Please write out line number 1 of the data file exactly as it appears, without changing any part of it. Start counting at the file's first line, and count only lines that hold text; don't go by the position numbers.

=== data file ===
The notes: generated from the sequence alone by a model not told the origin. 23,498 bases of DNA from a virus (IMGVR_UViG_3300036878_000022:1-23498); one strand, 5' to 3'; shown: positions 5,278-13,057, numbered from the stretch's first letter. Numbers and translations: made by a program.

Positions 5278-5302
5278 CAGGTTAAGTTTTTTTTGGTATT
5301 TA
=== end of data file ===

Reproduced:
The notes: generated from the sequence alone by a model not told the origin. 23,498 bases of DNA from a virus (IMGVR_UViG_3300036878_000022:1-23498); one strand, 5' to 3'; shown: positions 5,278-13,057, numbered from the stretch's first letter. Numbers and translations: made by a program.